|LETTERS TO EDITOR
|Year : 2021 | Volume
| Issue : 1 | Page : 153-154
Time for cancer to be designated a notifiable disease in India
Department of Medical Oncology, Tata Memorial Hospital, Mumbai, Maharashtra, India
|Date of Submission||28-Jan-2021|
|Date of Decision||18-Feb-2021|
|Date of Acceptance||21-Feb-2021|
|Date of Web Publication||26-Mar-2021|
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Source of Support: None, Conflict of Interest: None
|How to cite this article:|
Pradeep V. Time for cancer to be designated a notifiable disease in India. Cancer Res Stat Treat 2021;4:153-4
Shetty et al. in their article titled “Incidence and pattern of distribution of cancer in India: A secondary data analysis from six population-based cancer registries (PBCRs)” analyzed the National Cancer Registry Program (NCRP) report of 2020 from various PBCRs. I congratulate the authors for their successful analysis and would like to share my opinion about the same.
As cancer is not a notifiable disease in India, its actual burden is not known. The NCRP which is undoubtedly an enormous effort to evaluate the incidence and trends of different cancers in India covers only 10% of the entire Indian population., Furthermore, there is a significant urban dominance, with only 2 out of the 28 PBCRs being dedicated purely to the rural population, and these cover only 0.1% of the rural population of India. This is important to note, as there is a difference in the common cancer types between both the regions, with breast and lung cancers being more common in the urban registries and cervical and oral cancers being more common in the rural registries. In the article by Shetty et al., there is an underrepresentation of the rural population as most of the PBCRs selected for analysis cater mainly to the urban population, which may not necessarily signify the trend of cancer in India where almost two-third (68%) of the population live in rural areas. Although the authors' efforts are commendable, addition of a rural PBCR would have added more value to the results.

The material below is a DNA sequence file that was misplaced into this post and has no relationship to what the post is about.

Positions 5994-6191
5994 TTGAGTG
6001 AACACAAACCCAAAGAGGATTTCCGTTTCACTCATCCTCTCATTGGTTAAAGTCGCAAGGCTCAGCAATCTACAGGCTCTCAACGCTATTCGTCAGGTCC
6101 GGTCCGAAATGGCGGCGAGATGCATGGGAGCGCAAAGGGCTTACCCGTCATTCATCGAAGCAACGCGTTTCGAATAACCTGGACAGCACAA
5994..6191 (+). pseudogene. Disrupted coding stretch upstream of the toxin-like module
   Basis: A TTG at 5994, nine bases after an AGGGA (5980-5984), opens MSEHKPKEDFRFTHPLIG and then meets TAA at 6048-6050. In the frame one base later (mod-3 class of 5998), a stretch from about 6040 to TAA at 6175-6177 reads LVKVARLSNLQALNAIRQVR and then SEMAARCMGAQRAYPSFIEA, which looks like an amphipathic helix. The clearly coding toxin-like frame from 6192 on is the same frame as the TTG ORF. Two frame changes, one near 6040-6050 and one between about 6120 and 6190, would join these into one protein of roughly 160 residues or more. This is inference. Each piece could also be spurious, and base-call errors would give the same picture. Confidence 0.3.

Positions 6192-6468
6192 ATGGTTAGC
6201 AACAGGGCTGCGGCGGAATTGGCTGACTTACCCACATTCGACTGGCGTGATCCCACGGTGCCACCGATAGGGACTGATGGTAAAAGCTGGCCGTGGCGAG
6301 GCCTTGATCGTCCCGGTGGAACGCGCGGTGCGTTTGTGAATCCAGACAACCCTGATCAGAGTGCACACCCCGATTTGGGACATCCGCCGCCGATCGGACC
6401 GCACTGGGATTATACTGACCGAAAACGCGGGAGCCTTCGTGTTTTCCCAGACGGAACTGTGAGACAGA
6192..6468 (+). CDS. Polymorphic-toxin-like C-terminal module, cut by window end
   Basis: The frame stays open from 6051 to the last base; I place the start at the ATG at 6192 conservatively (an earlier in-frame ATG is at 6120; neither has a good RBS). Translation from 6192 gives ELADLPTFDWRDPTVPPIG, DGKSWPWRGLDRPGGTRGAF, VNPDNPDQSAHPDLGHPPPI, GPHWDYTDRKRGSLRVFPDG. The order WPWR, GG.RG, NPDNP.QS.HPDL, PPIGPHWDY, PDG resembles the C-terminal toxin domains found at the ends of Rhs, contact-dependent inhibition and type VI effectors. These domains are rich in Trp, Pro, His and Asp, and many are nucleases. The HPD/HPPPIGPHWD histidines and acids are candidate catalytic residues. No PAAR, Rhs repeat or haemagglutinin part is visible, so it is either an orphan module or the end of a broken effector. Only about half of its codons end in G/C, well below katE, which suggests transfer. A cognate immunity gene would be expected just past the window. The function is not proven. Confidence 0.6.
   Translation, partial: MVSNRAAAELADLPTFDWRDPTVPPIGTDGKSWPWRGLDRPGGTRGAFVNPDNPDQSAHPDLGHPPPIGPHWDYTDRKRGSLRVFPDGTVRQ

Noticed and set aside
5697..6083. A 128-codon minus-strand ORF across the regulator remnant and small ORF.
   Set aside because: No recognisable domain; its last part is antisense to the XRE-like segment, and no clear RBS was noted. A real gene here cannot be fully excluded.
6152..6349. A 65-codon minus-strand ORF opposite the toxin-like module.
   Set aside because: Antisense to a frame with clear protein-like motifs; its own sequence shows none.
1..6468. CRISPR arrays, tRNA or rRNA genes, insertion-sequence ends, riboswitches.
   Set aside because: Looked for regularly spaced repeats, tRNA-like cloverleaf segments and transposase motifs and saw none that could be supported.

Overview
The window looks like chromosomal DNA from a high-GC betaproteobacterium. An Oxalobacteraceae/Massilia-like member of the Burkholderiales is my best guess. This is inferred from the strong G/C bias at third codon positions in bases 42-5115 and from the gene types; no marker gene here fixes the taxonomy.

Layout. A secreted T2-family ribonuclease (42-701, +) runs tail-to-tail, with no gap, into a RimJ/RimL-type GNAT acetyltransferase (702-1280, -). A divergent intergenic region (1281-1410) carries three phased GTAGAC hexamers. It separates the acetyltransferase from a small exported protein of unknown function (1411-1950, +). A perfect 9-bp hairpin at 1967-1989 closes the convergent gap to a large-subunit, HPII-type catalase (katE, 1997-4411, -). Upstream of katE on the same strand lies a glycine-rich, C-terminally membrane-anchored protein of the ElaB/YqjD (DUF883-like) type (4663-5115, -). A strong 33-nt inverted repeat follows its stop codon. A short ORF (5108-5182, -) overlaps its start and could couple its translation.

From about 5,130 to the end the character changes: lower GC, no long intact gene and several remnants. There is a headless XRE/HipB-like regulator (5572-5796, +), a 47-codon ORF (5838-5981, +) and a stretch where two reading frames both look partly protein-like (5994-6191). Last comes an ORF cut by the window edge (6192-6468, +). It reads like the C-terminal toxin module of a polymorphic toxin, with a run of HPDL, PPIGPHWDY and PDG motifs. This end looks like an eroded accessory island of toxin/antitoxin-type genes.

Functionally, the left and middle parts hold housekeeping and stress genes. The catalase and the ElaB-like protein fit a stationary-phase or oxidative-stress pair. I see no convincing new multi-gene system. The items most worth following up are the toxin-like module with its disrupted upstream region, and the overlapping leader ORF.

As India is a vast country with a heterogeneous population, the fight against cancer requires proper analysis of the disease burden with extensive research to improve the treatment outcomes. Although India comprises almost 20% of the world population, most of the treatment guidelines followed in the country are based on studies conducted in the western population. Furthermore, there is a paucity of data on cancer types common in India, such as cervix and oral cancers. Notifiable diseases such as tuberculosis and acquired immunodeficiency syndrome, though benign, have shown us how standard treatment guidelines can be formulated and lead to significant improvement in the outcomes. Therefore, designating cancer as a notifiable disease will have an enormous impact and will help to determine the exact incidence and prevalence, analyze the risk factors, implement screening programs, and allocate proper resources to improve the outcomes. In addition, it is important to gauge the burden of cancer in the rural population where the cancer trends appear to be different, besides the lack of awareness and access to proper health-care facilities.
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Conflicts of interest
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| References|| |
Shetty R, Mathew RT, Vijayakumar M. Incidence and pattern of distribution of cancer in India: A secondary data analysis from six population-.based cancer registries. Cancer Res Stat Treat 2020;3:678-82. [Full text]
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Sirohi B, Mathew A. Patterns of cancer incidence in India – What next? Cancer Res Stat Treat 2020;3:790-2. [Full text]
Roy S, Rai DR, Suresh G. Tuberculosis – A notifiable disease. J Indian Med Assoc 2012;110:728-31.